At one point in the chapter, Rothbard says that Cantillon “was not a consistent free trader internally just as he was not in the foreign trade area.” Later, however, he writes that “While he inconsistently suggested, in accordance with the state-building notions of the age, that the king should amass treasure from a favorable balance of trade, the entire thrust of Cantillon’s work was in a free trade, laissez-faire direction.” He does not mention Cantillon’s discussion of how some trade injures one of the trading partners for the benefit of the other, or his endorsement of trade regulations designed to maximize the inflow of money to the country. Nor does Rothbard mention anywhere I could find Cantillon’s belief that an inflow of treasure would benefit the economy as well as the King.

In general, I think Rothbard’s discussion of Cantillon is mildly misleading but not to the point of dishonesty or clear error—I was misled in that by Vincent’s summary of Rothbard, which is what I was originally responding to.

2.      Smith, Turgot, and public education

Rothbard refers to Smith’s “call for government-run education.” He claims that it was Smith’s desire to see government foster a martial spirit, and inculcate obedience to government among the populace, that motivated that call.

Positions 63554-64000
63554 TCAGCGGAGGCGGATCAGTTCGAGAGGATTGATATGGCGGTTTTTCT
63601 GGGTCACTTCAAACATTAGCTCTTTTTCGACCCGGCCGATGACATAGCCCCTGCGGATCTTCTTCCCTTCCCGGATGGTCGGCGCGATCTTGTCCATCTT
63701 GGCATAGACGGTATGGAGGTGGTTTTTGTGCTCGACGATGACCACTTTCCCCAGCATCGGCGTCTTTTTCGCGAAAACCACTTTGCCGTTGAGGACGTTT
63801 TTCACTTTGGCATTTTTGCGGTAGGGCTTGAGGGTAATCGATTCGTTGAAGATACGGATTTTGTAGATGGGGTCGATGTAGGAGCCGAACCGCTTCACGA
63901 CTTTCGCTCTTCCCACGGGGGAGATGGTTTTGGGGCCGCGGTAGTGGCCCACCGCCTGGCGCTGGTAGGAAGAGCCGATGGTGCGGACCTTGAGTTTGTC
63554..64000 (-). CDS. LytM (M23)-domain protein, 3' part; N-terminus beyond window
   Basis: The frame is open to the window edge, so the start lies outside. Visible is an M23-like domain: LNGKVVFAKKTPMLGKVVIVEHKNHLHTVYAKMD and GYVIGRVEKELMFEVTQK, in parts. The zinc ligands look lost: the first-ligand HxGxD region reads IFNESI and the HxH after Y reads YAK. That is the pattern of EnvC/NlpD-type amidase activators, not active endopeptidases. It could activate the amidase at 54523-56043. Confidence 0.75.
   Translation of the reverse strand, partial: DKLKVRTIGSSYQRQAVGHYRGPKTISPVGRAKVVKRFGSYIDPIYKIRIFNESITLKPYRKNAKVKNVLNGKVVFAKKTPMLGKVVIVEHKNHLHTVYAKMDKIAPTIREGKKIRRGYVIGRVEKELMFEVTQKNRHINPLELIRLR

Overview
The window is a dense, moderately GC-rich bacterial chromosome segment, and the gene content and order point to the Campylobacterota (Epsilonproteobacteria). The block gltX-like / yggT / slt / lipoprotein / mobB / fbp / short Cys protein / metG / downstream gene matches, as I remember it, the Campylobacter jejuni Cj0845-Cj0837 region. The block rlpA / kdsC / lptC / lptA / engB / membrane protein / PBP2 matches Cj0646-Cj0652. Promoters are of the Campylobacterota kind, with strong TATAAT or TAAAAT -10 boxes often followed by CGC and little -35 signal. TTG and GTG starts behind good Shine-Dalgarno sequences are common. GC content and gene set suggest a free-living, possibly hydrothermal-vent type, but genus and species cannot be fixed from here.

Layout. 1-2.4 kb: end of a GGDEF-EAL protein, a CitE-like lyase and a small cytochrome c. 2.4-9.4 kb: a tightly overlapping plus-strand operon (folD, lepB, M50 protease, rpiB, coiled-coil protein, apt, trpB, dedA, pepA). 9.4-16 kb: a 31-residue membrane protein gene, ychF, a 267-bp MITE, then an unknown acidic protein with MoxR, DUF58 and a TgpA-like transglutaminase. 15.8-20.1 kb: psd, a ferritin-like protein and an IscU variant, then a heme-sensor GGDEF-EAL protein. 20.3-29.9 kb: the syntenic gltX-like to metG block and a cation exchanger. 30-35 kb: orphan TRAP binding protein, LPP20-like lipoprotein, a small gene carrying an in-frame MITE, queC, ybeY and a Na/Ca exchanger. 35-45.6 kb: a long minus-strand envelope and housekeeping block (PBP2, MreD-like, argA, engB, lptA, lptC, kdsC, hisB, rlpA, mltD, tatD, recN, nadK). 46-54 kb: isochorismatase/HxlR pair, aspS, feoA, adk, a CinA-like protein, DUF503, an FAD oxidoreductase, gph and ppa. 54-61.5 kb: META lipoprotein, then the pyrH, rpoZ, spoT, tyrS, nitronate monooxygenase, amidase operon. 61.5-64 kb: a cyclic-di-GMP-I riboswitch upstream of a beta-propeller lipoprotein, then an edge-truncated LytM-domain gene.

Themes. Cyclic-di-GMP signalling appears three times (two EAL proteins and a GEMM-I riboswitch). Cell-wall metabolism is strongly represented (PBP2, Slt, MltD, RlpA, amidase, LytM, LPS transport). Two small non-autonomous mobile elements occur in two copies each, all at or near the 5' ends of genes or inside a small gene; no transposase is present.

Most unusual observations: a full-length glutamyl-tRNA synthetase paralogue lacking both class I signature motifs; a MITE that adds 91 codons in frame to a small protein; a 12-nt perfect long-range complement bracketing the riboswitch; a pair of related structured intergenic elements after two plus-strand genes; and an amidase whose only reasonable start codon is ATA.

This is in part false and in part misleading. To begin with, Smith did not call for government-run education. He offered arguments both for and against government education, and his conclusion, which Rothbard does not mention, was that subsidizing the education of the masses would be a legitimate government activity, but that it would be equally legitimate, and might be better, to leave education entirely private.

Furthermore, Rothbard’s reference to “martial spirit” is highly misleading. Smith writes:

“But the security of every society must always depend, more or less, upon the martial spirit of the great body of the people. In the present times, indeed, that martial spirit alone, and unsupported by a well disciplined standing army, would not, perhaps, be sufficient for the defence and security of any society. But where every citizen had the spirit of a soldier, a smaller standing army would surely be requisite. That spirit, besides, would necessarily diminish very much the dangers to liberty, whether real or imaginary, which are commonly apprehended from a standing army. As it would very much facilitate the operations of that army against a foreign invader, so it would obstruct them as much if unfortunately they should ever be directed against the constitution of the state.”

Or in other words, Smith’s argument on the virtues of a martial spirit is the same as the argument often offered for the right to bear arms. It makes a standing army less necessary, and it means that if a standing army ever tries to take over, the people will be able to stop it. That is very nearly the opposite of what Rothbard implies.